Monday, December 7, 2009

Sea levels may rise three times more than first thought

Steve Connor in the Independent (UK): Sea levels may rise three times faster than the official predictions of the Intergovernmental Panel on Climate Change (IPCC) and the global average sea level may increase by as much as 1.9 metres (6ft 3in) by 2100, scientists said yesterday. The new assessment comes just one week after another international scientific body concluded that the IPCC had been too conservative in estimating a maximum of 59 centimetres of sea level rise this century as a result of global warming.
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Scientists believe earlier estimates failed to take into account gaps in the knowledge of how melting ice sheets will affect sea level, as well as technical errors in the calculations which have now been corrected, giving a much higher figure for estimated sea level rise than those published by the IPCC in its 2007 assessment.

A sea level rise of 1.9m would result in large tracts of eastern England being inundated with seawater, and would wipe out many low-lying island nations as well as making large parts of Bangladesh uninhabitable. It would also increase the chances of storm surges flooding major coastal cities, such as New York and London, even with the protection offered by the Thames Barrier.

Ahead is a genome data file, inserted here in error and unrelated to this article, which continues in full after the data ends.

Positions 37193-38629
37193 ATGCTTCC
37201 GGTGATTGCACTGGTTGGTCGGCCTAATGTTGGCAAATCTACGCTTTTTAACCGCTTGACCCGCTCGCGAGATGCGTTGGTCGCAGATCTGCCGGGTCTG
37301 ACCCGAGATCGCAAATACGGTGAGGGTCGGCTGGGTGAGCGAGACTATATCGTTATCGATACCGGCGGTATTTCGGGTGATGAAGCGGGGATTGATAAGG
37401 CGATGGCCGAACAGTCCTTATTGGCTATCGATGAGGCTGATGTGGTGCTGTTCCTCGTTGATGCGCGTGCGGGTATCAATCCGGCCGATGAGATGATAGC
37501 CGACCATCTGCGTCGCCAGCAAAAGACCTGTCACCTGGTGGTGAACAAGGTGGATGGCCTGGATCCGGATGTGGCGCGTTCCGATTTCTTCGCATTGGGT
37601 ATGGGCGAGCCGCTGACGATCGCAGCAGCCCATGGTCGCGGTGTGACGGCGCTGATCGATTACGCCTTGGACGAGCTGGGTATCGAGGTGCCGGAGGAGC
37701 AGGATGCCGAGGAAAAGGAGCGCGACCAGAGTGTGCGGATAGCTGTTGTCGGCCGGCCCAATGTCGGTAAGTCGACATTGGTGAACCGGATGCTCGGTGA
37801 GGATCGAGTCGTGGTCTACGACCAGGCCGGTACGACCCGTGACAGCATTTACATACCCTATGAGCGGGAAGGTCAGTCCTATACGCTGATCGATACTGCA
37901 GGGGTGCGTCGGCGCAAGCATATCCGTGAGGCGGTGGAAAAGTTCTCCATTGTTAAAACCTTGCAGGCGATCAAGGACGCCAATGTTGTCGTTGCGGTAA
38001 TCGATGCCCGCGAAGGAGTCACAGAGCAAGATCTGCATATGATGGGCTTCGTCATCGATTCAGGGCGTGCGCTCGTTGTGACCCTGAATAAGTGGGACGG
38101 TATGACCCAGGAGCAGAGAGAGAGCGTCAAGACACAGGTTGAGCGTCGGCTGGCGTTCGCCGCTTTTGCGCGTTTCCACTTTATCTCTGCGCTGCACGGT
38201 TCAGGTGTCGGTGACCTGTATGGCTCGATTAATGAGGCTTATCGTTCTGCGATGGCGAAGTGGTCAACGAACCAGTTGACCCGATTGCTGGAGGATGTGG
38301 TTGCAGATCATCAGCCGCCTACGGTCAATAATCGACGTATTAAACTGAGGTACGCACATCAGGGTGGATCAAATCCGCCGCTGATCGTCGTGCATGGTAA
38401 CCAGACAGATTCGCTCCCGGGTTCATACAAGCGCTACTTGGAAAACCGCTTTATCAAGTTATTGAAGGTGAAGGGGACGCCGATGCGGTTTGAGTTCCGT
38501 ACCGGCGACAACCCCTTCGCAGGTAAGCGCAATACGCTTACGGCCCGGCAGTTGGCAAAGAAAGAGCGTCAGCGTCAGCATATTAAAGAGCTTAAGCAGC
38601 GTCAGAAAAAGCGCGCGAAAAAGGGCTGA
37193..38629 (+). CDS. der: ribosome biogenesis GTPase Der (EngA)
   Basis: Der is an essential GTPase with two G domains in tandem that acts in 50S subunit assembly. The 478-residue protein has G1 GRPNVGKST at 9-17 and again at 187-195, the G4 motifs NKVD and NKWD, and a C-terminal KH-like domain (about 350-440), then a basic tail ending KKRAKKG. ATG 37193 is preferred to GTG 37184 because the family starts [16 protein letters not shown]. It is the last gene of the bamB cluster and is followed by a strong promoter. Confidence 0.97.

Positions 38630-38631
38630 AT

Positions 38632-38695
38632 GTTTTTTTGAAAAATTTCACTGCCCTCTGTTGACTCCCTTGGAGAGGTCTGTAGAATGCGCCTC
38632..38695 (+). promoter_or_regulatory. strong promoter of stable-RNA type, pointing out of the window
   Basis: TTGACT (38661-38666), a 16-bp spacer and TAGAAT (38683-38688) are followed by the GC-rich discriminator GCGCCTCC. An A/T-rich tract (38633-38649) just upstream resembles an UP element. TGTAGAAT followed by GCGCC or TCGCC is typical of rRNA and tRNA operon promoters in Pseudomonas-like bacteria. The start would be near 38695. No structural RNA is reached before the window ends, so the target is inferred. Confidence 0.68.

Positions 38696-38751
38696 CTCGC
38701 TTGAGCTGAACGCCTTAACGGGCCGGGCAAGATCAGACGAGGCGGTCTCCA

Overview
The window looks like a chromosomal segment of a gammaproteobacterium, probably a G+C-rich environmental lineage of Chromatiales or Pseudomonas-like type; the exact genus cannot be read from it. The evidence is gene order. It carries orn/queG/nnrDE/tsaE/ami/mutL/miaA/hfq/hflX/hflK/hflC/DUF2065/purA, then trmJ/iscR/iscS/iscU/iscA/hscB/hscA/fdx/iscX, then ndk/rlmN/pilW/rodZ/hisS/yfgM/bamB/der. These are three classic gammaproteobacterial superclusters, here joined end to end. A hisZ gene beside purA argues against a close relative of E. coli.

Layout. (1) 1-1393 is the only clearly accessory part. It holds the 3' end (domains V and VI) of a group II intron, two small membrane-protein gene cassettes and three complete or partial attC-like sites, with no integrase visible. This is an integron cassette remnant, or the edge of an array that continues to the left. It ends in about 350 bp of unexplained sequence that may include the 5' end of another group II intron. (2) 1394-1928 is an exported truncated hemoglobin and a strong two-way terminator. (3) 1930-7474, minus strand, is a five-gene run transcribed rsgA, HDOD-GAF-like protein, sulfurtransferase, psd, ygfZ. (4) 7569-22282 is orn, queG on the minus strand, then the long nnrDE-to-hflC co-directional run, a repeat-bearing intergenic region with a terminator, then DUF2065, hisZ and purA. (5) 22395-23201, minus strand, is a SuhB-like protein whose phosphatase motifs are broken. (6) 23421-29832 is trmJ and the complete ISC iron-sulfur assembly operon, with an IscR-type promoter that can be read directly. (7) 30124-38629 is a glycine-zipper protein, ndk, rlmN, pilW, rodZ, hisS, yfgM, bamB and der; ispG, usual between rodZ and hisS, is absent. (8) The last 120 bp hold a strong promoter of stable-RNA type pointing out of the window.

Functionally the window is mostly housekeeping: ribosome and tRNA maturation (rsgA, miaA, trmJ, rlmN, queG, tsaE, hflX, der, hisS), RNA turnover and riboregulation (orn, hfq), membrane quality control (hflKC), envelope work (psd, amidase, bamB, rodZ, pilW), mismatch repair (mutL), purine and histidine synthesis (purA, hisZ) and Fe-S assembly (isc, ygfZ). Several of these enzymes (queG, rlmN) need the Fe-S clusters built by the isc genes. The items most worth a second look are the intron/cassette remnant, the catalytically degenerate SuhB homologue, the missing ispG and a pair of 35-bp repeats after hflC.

The latest study, published in the Proceedings of the National Academy of Sciences, found that global average sea levels are likely to rise by between 75cm and 190cm by the end of the century, due to the thermal expansion of the warmer oceans and the melting of mountain glaciers and polar ice sheets.

Stefan Rahmstorf of the Potsdam Institute for Climate Impact Research in Germany, and Martin Vermeer of Helsinki University of Technology in Finland, said sea levels are rising faster as a result of temperature increases, especially at the poles, which are warming at a faster rate than many other parts of the world….

The Brighton Jetty, shot by Adina Levy, Wikimedia Commons, under the Creative Commons Attribution ShareAlike 2.5 License

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